It's starting to get a little disturbing, this lack of meaningful "change" we were promised by the Obama administration. We're still mired in Bush's bloody terror wars; we're given a radically watered-down version of health insurance reform, with the much-anticipated single-payer proposal being dropped almost instantly. Then Obama supported many provisions of the Constitution-eroding USA Patriot Act that were set to expire. And while he signed legislation to broaden the definition of hate-crimes to include crimes involving gender bias or sexual orientation, he hasn't touched the backward, juvenile, insulting "don't ask -- don't tell" military policy of "managing" service men and women who happen to be gay.
Now it seems Obama is going to adopt many of Bush's ideas from his power-grabbing "Unitary Executive" philosophy, including the use of the Privacy Act to shield the Executive Branch from prosecution for criminal lawbreaking. According to Salon.com:
The Obama administration has, yet again, asserted the broadest and most radical version of the "state secrets" privilege -- which previously caused so much controversy and turmoil among loyal Democrats (when used by Bush/Cheney) -- to attempt to block courts from ruling on the legality of the government's domestic surveillance activities. Obama did so again this past Friday -- just six weeks after the DOJ announced voluntary new internal guidelines which, it insisted, would prevent abuses of the state secrets privilege. Instead -- as predicted -- the DOJ continues to embrace the very same "state secrets" theories of the Bush administration -- which Democrats generally and Barack Obama specifically once vehemently condemned -- and is doing so in order literally to shield the President from judicial review or accountability when he is accused of breaking the law.
Citing the Bush/Cheney argument that lawsuits against the Executive Branch for privacy violations stemming from illegal phone wiretaps or email-snooping would compromise national security, the Obama DOJ wants all such citizen lawsuits dismissed. The article continues:
In the case of Shubert v. Bush, the Electronic Frontier Foundation represents numerous American citizens suing individual Bush officials, alleging that the Bush administration instituted a massive "dragnet" surveillance program whereby "the NSA intercepted (and continues to intercept) millions of phone calls and emails of ordinary Americans, with no connection to Al Qaeda, terrorism, or any foreign government" and that "the program monitors millions of calls and emails . . . entirely in the United States . . . without a warrant" (page 4). The lawsuit's central allegation is that the officials responsible for this program violated the Fourth Amendment and FISA and can be held accountable under the law for those illegal actions. . . . Rather than respond to the substance of the allegations, the Obama DOJ is instead insisting that courts are barred from considering the claims at all. Why? Because -- it asserted in a Motion to Dismiss it filed on Friday -- to allow the lawsuit to proceed under any circumstances -- no matter the safeguards imposed or specific documents excluded -- "would require the disclosure of highly classified NSA sources and methods about the TSP [Terrorist Surveillance Program] and other NSA activities" (page 8). According to the Obama administration, what were once leading examples of Bush's lawlessness and contempt for the Constitution -- namely, his illegal, warrantless domestic spying programs -- are now vital "state secrets" in America's War on Terror, such that courts are prohibited even from considering whether the Government was engaging in crimes when spying on Americans.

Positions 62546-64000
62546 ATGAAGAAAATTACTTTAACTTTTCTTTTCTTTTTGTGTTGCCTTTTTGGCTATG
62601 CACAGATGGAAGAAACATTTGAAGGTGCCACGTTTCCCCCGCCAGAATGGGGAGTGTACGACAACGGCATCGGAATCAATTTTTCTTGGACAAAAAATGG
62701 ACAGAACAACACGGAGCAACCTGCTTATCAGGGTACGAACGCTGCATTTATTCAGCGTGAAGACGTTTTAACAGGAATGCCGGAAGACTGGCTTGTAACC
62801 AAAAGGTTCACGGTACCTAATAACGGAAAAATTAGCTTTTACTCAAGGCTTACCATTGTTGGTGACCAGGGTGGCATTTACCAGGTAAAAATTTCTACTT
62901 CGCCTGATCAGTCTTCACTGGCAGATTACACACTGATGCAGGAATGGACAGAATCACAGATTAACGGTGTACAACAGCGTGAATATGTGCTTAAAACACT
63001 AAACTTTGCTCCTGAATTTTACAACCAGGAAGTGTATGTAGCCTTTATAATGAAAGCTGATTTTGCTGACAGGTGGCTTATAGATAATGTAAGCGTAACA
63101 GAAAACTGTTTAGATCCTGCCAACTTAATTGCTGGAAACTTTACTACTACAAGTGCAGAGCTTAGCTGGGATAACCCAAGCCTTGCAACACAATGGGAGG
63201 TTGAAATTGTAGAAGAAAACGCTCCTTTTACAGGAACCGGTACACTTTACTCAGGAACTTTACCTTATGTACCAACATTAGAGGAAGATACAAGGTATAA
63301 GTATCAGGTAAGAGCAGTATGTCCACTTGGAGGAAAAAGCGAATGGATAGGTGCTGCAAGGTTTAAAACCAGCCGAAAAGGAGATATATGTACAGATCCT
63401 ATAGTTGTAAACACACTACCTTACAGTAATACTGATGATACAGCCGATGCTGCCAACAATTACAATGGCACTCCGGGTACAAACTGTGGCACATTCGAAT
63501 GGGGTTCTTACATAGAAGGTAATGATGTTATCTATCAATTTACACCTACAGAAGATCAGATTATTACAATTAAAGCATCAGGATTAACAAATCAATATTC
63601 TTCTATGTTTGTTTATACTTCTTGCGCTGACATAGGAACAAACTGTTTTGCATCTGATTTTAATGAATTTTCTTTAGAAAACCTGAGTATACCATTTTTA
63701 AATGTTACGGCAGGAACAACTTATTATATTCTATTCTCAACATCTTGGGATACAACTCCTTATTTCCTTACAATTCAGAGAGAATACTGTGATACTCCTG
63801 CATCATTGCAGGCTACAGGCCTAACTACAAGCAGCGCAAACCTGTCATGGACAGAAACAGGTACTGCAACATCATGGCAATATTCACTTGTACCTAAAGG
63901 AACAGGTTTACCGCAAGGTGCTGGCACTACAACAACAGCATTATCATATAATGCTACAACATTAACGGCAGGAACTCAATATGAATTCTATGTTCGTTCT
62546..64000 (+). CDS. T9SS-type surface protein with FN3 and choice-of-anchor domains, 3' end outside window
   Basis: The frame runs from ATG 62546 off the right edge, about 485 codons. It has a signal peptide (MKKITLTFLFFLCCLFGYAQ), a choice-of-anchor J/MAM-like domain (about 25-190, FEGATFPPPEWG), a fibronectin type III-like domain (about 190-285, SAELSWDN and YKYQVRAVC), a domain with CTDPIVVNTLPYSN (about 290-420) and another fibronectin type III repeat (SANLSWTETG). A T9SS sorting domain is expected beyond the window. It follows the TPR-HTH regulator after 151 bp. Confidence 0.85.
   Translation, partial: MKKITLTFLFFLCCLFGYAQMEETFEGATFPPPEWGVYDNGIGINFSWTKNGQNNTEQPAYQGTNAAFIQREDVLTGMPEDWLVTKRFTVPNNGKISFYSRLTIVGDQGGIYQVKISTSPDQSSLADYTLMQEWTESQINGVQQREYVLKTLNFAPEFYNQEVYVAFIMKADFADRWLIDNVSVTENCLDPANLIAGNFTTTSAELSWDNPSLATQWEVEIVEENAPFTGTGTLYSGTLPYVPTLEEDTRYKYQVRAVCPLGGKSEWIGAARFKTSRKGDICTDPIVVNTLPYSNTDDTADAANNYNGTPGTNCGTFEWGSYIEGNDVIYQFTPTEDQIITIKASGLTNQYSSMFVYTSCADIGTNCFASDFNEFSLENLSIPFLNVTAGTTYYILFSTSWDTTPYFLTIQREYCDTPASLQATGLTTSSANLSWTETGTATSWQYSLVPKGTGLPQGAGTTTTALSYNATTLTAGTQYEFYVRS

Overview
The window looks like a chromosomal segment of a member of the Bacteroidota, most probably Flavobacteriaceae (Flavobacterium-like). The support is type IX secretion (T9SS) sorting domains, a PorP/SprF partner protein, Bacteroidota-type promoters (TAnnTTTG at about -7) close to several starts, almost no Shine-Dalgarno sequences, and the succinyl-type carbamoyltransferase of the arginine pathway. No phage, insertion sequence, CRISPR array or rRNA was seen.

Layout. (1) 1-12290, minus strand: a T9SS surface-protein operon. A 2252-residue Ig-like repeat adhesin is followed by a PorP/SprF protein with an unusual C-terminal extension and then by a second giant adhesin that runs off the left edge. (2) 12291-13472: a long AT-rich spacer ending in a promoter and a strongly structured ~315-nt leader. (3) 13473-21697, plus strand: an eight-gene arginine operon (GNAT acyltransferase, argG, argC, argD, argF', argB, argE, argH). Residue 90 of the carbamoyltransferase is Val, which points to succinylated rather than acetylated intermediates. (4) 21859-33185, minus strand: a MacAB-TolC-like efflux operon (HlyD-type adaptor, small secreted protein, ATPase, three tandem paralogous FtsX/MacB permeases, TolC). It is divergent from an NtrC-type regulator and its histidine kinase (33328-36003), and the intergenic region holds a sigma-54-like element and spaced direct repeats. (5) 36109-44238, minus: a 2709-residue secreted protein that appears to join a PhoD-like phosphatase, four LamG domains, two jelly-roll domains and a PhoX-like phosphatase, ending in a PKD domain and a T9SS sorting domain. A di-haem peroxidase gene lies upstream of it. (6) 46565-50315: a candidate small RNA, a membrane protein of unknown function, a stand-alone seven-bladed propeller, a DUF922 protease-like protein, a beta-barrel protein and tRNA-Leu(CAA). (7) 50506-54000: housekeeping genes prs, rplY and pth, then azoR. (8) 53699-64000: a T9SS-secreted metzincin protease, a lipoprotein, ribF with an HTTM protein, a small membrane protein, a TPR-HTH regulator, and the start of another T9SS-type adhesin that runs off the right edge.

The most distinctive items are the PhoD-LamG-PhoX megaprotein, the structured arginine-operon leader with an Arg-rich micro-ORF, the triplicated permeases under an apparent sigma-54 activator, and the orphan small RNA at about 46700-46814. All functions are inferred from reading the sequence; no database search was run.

Et Tu, Barack?
Why are these innocent Americans being twice violated? First when they were illegally surveilled, and now again when being denied the right to legally obtain justice for such violations? Worse, without recourse through the courts, the precedent is set that Executive Branch officers can break the law without fear of prosecution if such crimes fall within the very loose interpretation of "national security."
This is the antithesis of the policy of transparency President Obama promised in his administration. It almost feels like some kind of twisted joke: promise the public relief from the Orwellian practices of the Bush Crime Family, then quietly uphold all their abuses of power against American citizens.
Change We Can Believe In? Not so much. Feels more like: "YES WE CAN! . . . spy on you."